London 2012 Olympics: French cry foul at British cycling successes
The French have been driven so “mad” by British cycling success that they are resorting to questioning the team’s honesty, the Prime Minister claimed yesterday.
David Cameron said the French had found the sight of the Champs-Élysées covered in Union flags to greet Bradley Wiggins’s Tour de France victory “a bit hard to take”.
The British have been so dominant on the cycling track that rival riders and coaches have raised questions about the legality of Team GB’s bikes.
Mr Cameron revealed that the question of Team GB’s integrity had been raised by one French media outlet, who had interviewed him and “virtually accused us of cheating”.
The Prime Minister’s dig at the French contrasted with the situation just over a week ago, when Mr Cameron endured a ribbing at the hands of the French president, François Hollande, about the relative performances of their two countries at that point.
Mr Hollande jokingly thanked Britain for “rolling out the red carpet” for French athletes to win medals – after joining the PM to watch his country play handball.
But the tables have been dramatically turned since then, with France now having only eight gold medals so far to Great Britain’s 24 – and 23 fewer of all colours.
The velodrome has proved a particular cauldron for cross-channel rivalry, British domination of the podium sparking irate suggestions of foul play.
But Mr Cameron, in an interview with Chris Evans on BBC Radio 2, suggested their frustration was a sign of just how well the British system was working.
“We’ve got a system that seems to be delivering. It’s driving the French mad,” he said.
“I did an interview with French television yesterday and they virtually accused us of cheating. I think they found the Union Jacks on the Champs-Élysées a bit hard to take.
“We have got a great system, so let’s build on that and then when we go to Rio in 2016 we can have a good experience.”
The Prime Minister picked Mo Farah’s victory in the 10,000m as his stand-out moment from the Games.
Mr Cameron, who was in the stadium on “Super Saturday” when Team GB won three gold medals in track and field, said: “When I think of the most moving moment for me on that Saturday night, there he was, this sort of slightly lonely figure with the team of Ethiopians and the team of Kenyans chasing him down and trying to stretch him out by having these short bursts of pace and he just kept plugging away. That last lap was just unbelievably emotional and exciting.”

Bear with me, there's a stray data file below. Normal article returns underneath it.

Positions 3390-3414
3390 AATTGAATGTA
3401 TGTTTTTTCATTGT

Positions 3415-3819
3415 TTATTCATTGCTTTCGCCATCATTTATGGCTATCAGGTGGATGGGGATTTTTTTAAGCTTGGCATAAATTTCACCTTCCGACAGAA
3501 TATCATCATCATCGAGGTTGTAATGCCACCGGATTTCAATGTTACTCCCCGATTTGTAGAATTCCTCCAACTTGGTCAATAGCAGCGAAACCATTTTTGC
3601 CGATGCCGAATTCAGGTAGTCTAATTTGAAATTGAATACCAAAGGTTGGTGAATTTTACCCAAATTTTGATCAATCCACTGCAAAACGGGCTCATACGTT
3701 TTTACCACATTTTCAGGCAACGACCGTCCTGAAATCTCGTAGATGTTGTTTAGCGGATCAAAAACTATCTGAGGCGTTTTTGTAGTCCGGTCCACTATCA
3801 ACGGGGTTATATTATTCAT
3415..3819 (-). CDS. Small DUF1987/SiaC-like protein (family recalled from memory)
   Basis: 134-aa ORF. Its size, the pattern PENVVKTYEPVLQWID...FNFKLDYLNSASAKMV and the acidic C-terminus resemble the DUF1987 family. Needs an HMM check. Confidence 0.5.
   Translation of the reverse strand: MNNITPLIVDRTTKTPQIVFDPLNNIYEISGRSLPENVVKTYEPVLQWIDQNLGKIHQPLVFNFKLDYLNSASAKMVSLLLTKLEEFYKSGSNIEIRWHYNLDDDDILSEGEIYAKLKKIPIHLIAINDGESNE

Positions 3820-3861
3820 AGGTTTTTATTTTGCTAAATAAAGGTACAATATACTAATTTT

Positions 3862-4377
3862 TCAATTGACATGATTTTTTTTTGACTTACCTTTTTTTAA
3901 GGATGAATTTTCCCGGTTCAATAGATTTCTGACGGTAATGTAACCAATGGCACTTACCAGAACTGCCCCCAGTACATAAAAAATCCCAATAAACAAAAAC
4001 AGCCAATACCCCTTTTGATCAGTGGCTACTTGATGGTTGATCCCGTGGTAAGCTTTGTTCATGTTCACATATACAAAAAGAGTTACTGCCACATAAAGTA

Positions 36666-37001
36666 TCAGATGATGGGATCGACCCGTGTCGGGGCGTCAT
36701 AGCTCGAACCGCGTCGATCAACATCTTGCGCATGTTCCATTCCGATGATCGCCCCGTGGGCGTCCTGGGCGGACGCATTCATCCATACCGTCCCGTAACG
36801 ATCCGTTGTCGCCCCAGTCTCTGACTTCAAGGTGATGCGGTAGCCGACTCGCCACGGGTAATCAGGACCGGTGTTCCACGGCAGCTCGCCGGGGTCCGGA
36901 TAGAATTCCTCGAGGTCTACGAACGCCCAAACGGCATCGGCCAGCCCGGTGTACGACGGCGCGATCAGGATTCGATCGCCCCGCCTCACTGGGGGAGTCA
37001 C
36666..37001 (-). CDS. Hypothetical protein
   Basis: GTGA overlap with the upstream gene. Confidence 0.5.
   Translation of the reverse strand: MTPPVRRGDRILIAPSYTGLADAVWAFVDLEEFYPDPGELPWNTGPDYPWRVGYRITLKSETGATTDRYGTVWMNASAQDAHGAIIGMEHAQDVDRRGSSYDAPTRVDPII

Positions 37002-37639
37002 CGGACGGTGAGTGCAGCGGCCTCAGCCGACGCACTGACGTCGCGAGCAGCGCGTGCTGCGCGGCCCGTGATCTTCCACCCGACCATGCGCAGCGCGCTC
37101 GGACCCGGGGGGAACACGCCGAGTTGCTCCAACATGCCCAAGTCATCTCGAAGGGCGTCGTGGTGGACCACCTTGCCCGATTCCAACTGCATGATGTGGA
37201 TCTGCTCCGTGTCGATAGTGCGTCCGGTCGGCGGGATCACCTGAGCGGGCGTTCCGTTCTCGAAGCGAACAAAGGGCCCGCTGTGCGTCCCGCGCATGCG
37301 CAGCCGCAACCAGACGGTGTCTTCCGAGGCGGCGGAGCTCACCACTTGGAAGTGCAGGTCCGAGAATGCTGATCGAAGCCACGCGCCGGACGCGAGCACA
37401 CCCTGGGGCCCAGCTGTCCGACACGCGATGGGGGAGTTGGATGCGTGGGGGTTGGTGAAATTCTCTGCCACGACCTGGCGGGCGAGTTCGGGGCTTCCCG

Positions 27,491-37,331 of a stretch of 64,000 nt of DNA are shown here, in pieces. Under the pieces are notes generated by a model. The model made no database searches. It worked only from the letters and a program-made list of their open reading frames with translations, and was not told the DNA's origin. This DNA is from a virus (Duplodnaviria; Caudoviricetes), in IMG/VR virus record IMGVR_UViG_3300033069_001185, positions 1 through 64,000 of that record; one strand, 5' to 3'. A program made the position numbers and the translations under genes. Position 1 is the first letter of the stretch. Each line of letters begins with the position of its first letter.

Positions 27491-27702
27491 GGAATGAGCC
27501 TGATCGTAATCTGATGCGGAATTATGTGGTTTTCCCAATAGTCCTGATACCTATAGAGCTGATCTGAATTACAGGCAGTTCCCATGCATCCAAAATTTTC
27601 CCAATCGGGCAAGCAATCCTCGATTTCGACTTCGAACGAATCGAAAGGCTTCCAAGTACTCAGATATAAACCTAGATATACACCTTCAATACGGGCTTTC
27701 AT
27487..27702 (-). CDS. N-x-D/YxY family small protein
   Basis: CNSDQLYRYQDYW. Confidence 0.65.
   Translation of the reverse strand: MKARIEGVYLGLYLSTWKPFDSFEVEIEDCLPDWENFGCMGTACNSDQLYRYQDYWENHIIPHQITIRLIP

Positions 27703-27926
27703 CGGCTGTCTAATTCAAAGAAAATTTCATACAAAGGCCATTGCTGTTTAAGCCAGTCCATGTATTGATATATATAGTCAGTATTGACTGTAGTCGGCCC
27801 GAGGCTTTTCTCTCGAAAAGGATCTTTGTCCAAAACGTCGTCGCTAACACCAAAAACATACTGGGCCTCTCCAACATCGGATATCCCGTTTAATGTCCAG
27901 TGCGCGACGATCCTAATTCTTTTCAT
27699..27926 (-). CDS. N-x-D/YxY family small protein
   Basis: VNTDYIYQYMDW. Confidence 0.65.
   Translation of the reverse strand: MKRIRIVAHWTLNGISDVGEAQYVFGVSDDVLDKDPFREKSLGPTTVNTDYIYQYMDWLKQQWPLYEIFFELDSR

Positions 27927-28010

Mr Cameron strongly rejected suggestions of cheating in the interview he referred to with France 2 television, which was dominated by the spat over the cycling.
“Of course, there is no cheating,” he said when asked directly if he could guarantee that was not the case.
“There are the most strict anti-doping tests, in these Olympics, that there have ever been,” he said. “There are very strict rules about equipment.”
Such accusations were unfair on the athletes, he added.
“They work hard, they train hard, they are very talented and they are winners. I think it is very unfair, just because athletes win, to somehow then have suspicions. The first reaction should be to say well done, to say congratulations.
“They have proved again and again in Beijing, in world championships and now in London that these are some of the best cyclists in the world.
“I think there is nothing strange about this. They are just very hard-working, very good, very talented.”
He added: “I know it is difficult, France being such a great cycling nation, but we have done very well. If France did well in the cycling I would say well done, and I am sure French people will feel the same.”
Asked if there was a “secret” element, he quipped back: “The French should know the secret, because you make the wheels of our bicycles.”
Mr Cameron said France had to show it was a “great sporting nation” that would welcome the world to Paris if it was to become a future Olympic host.
Several French cities, including Paris which lost out to London for 2012, are understood to be considering a bid for the 2024 Olympics – the 100th anniversary of the last time the summer Games were held in France.
“I think these bids are very difficult to win. They are extremely competitive,” Mr Cameron said.
“I am a huge fan of Paris: it is a fantastic city. France is a great sporting nation, there are many sports that you excel at. Also, French people are enormous sports fans.
“I think what you have to do is communicate your enthusiasm for sport, for welcoming people, for the legacy you are going to create.
“The more you do that, the more chances that you have.”
Earlier this week, Team GB’s Scottish cycling superstar Sir Chris Hoy laughed off French claims that “magic wheels” are being used by Team GB to achieve track domination.
Hoy said: “I couldn’t believe it. I thought it was joke when I saw the magic wheels comment.
”It’s so ironic because the French are the guys who make the wheels for us. They’re made by a French company. So they should know exactly what wheels we are using.”
The six-times gold medallist added: “It happened after Beijing as well – they pointed the finger then. It’s easier to do that.”
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